Shopping is a staple of New York City life, and as a result, stores have to deal with a great deal of shoplifting. If you have been accused of shoplifting, the prosecutor on your case will have to prove a number of elements in order to convict you. You and your defense attorney can work together to come up with ways to dispute the prosecutor's arguments and avoid conviction.
In legal terms, shoplifting is often referred to larceny or theft. The prosecutor will attempt to prove that you wrongfully took, obtained, or withheld property belonging to someone else. They must also prove that when you took these items with the intent to deprive the person, store, or other entity of property. Prosecutors will often present evidence such as surveillance footage, witness testimony, and security officer testimony to establish these elements. The value of the items you allegedly took will typically determine the severity of your charges and consequences, if you are convicted. The higher the value of the items, the more severe your consequences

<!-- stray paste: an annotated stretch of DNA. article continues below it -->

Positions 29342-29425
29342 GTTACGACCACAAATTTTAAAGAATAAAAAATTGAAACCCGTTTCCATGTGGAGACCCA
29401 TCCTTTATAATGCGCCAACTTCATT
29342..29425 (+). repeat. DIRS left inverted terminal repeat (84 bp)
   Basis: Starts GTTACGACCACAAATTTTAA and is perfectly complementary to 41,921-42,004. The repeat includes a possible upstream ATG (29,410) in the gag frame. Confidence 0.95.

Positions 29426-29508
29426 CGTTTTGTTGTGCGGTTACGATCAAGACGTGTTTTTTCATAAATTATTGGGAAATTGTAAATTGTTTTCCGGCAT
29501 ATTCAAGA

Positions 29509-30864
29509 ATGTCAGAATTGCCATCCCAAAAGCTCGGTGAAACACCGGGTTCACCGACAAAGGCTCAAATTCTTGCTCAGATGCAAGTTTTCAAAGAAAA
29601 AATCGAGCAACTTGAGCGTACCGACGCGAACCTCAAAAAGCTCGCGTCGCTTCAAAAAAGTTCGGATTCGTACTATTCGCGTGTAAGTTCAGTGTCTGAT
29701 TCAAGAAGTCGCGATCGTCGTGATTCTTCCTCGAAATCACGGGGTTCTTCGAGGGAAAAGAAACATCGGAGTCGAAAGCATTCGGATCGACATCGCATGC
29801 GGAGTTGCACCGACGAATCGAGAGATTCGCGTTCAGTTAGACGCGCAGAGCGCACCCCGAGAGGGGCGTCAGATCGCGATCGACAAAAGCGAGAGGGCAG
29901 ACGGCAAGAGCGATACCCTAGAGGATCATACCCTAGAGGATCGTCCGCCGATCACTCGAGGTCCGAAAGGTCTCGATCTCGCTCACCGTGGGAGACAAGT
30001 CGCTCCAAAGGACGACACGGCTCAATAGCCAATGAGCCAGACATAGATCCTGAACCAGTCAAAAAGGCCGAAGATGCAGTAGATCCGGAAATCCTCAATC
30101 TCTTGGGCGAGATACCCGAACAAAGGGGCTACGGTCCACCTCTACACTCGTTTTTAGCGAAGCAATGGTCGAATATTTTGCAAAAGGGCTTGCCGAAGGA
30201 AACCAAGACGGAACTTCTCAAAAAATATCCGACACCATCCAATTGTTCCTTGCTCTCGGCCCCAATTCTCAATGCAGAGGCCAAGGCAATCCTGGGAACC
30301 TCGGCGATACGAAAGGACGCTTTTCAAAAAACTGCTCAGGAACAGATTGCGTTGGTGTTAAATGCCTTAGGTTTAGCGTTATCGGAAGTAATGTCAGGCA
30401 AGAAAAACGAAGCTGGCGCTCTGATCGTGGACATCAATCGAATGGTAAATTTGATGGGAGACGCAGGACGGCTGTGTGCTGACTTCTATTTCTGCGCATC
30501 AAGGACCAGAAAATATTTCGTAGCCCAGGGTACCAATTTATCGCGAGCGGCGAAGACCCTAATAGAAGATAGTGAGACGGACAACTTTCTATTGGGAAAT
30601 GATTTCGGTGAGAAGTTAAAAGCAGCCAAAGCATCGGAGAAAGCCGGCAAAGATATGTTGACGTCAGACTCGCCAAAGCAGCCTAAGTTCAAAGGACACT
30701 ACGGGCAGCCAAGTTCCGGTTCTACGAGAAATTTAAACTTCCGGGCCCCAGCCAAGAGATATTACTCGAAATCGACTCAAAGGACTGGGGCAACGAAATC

In order to defend against shoplifting, you will generally have to establish one or more of the following: you did not take the items in question, you had a valid claim to the items you took, or you took the items without the requisite intent. For example, if you tried on a hat at the store and forgot to take it off before leaving, your strategy may be to prove that you did not have the intent to steal the hat.
Without an adequate defense, you could be convicted of petit larceny or grand larceny and face jail time and hefty fines. You may want to consult with a criminal defense attorney to review your case and come up with a strategy to defend against the charges you are facing.
Source: FindLaw, "New York Shoplifting Laws," accessed on Jan. 22, 2018